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Assam school to send 20 students to visit NASA

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Guwahati: Days after the Assam government withdrew the scheme for sending meritorious students on an educational tour to the National Aeronautics and Space Administration (NASA) in the US, a private school in Assam has announced that it will send 20 students, including one meritorious student from the rural area – the latter free of cost.

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The Assam government had in 2012 announced the ‘Deba Kumar Bora Memorial NASA Visit’ enabling 10 meritorious students to go on a 12-day educational visit to NASA. The scheme, which was in force for three years helped students to interact with NASA scientists and astronauts and understand various aspects of space travel and astronomy.

The government had recently discontinued the scheme saying it had failed to include all the meritorious students of the state. Instead, it announced that students would be taken to institutes like ISRO in Bangalore, JNU, IIT and IIM in New Delhi and other places. The Guwahati based NPS International School has, however, decided to send 20 students to NASA in the second week of September. This group is also expected to undergo astronaut training experience at NASA.

“Every year we send students to NASA. This year, we have decided to send a student with rural background, who is among the top five rank holders in the recently declared HSLC examination. The selection criteria will be totally on merit basis,” said Jitendra Nath Das, director, NPS International School.
“Our prime objective is to provide international exposure to students of the region. We want to contribute to the betterment of students in the rural areas of the state as well. We will keep on increasing the number of such meritorious Assam students with rural background to NASA in years to come,” Das said.

NPS International is the first school from the northeast to send students to NASA. So far, 37 students have visited the US under the scheme.

(IANS)

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NASA Asks American Aerospace Companies to Offer Detailed Ideas for Future Lunar Lander

NASA called the request for input a "major step" forward for its new moon mission, dubbed Artemis

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FILE - NASA's Space Launch System mobile launcher rolls on a crawler-transporter for months of testing before the launch of Artemis 1 at the Kennedy Space Center in Cape Canaveral, Florida, June 27, 2019. VOA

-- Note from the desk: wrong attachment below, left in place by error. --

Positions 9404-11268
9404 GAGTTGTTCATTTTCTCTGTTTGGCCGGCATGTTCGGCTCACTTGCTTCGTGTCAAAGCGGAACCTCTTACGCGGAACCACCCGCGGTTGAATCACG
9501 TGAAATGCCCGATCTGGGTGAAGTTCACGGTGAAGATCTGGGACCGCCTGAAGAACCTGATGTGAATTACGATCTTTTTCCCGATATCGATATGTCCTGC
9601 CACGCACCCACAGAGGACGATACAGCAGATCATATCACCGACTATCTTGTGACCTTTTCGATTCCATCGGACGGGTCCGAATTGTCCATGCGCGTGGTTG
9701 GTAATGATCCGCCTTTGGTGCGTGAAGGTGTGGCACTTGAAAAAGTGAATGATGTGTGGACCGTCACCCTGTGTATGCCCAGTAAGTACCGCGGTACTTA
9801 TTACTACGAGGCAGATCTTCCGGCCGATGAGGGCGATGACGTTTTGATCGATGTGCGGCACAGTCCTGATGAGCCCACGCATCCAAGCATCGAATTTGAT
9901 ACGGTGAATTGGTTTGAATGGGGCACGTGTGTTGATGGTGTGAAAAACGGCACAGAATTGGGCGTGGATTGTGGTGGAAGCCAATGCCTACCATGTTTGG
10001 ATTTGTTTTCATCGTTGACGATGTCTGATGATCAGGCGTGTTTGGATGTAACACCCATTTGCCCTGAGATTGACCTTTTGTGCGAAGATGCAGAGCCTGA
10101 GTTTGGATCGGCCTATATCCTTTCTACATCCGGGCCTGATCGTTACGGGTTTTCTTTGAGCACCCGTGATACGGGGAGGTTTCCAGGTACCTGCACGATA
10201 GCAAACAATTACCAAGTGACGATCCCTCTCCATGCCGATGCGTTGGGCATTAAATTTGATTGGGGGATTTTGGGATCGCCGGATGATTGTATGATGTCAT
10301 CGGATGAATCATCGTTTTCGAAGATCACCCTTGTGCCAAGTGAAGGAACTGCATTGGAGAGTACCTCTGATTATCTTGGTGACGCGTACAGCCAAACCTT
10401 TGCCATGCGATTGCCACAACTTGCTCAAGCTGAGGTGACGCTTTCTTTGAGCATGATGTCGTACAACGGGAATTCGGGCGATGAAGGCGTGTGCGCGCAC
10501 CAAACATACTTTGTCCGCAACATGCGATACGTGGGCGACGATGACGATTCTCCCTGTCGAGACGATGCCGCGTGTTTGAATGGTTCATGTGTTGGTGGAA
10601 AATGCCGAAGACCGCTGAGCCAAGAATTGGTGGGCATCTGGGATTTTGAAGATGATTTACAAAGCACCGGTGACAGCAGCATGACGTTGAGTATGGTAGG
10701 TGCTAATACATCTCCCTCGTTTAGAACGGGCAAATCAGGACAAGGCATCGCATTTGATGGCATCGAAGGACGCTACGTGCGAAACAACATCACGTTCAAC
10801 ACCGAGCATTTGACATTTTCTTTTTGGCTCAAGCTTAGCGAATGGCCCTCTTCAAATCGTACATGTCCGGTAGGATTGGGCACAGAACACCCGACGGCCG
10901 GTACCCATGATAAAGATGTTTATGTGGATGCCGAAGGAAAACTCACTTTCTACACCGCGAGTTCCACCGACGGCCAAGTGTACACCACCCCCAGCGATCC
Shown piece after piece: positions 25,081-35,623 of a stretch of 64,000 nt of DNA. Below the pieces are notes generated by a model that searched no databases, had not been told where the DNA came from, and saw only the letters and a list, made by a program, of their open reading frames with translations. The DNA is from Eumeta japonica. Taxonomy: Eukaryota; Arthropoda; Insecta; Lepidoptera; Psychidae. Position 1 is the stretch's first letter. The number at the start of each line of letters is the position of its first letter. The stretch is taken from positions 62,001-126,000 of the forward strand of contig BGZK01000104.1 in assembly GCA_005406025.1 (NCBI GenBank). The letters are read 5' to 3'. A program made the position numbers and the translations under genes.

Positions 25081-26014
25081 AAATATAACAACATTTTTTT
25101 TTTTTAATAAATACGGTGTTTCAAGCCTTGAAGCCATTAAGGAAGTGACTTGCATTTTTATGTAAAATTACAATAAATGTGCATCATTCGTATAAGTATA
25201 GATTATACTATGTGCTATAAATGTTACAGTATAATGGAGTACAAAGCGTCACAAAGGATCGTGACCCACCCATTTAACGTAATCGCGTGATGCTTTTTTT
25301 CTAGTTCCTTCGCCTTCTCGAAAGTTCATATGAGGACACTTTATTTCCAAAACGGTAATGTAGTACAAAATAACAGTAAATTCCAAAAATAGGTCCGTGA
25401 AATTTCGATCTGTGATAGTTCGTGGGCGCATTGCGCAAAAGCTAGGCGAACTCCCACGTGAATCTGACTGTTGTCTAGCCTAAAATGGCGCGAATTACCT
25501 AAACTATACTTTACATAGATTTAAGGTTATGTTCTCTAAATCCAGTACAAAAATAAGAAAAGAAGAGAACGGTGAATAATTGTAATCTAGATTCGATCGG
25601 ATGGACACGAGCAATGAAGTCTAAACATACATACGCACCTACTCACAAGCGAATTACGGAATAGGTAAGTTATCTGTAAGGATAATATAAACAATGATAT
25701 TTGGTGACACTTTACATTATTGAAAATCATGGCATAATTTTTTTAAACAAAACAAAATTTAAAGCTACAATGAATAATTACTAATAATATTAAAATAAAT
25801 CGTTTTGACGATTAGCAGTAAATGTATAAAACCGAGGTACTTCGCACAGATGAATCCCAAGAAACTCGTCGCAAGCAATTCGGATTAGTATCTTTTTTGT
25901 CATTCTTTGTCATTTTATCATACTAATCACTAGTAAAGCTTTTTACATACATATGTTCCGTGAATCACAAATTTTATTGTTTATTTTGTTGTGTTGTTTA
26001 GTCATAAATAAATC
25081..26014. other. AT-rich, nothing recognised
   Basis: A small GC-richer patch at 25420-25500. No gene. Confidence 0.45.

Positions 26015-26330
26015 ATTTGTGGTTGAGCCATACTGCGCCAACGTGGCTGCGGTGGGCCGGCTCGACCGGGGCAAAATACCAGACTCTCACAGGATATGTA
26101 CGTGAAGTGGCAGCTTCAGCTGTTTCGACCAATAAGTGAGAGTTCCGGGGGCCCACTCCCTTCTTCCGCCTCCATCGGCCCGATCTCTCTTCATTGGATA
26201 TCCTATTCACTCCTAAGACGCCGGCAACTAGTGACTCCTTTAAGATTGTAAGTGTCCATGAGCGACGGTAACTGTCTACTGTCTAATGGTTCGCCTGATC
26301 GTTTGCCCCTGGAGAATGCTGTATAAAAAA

U.S. space agency NASA on Monday asked American aerospace companies to offer detailed ideas for vehicles that could bring two astronauts to the moon by 2024, an American objective that was reconfirmed on the 50th anniversary of the Apollo 11 mission.

NASA called the request for input a “major step” forward for its new moon mission, dubbed Artemis — who in Greek mythology was Apollo’s twin sister.

The space agency published documents explaining in detail what it is looking for in a lunar lander that will bring the two astronauts, one a woman, to the moon’s south pole, where they will stay for six-and-a-half days.

In May, 11 companies including sector mainstays Boeing, Lockheed Martin and Northrop Grumman were picked to lead feasibility studies and develop prototypes by November. Also on the list were newcomers such as Elon Musk’s SpaceX and Jeff Bezos’ Blue Origin.

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FILE – Apollo 11 astronauts Neil Armstrong and Buzz Aldrin, the first men to land on the moon, plant the U.S. flag on the lunar surface, July 20, 1969. VOA

That same month, Blue Origin unveiled its lander project, Blue Moon.

Now, NASA has provided dozens of pages of specifications that must be met in terms of onboard electronics, communications, and spacesuits.

Any company can reply, not just the 11 shortlisted earlier in the year.

“On the heels of the 50th Anniversary of #Apollo11, we’ve just issued a draft solicitation asking US companies to help us develop the 21st century human landing system that will land the first woman and next man on the Moon in 2024,” NASA chief Jim Bridenstine tweeted.

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Behind schedule

After receiving the responses, NASA is expected to make a decision in a matter of months as to which company will build the lander and how.

It will be the equivalent of the lunar module that took Neil Armstrong and Buzz Aldrin to the moon in 1969.

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U.S. space agency NASA on Monday asked American aerospace companies to offer detailed ideas for vehicles that could bring two astronauts to the moon by 2024. Pixabay

One important difference will be that the lander will berth at a mini moon-orbiting space station, called Gateway, as a kind of port between Earth and the moon. That will allow for the lander to be reused and refueled.

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For now, the Artemis mission is behind schedule, mainly due to delays in the construction of the huge, single-use Space Launch System (SLS) rocket, which is primarily being made by Boeing. (VOA)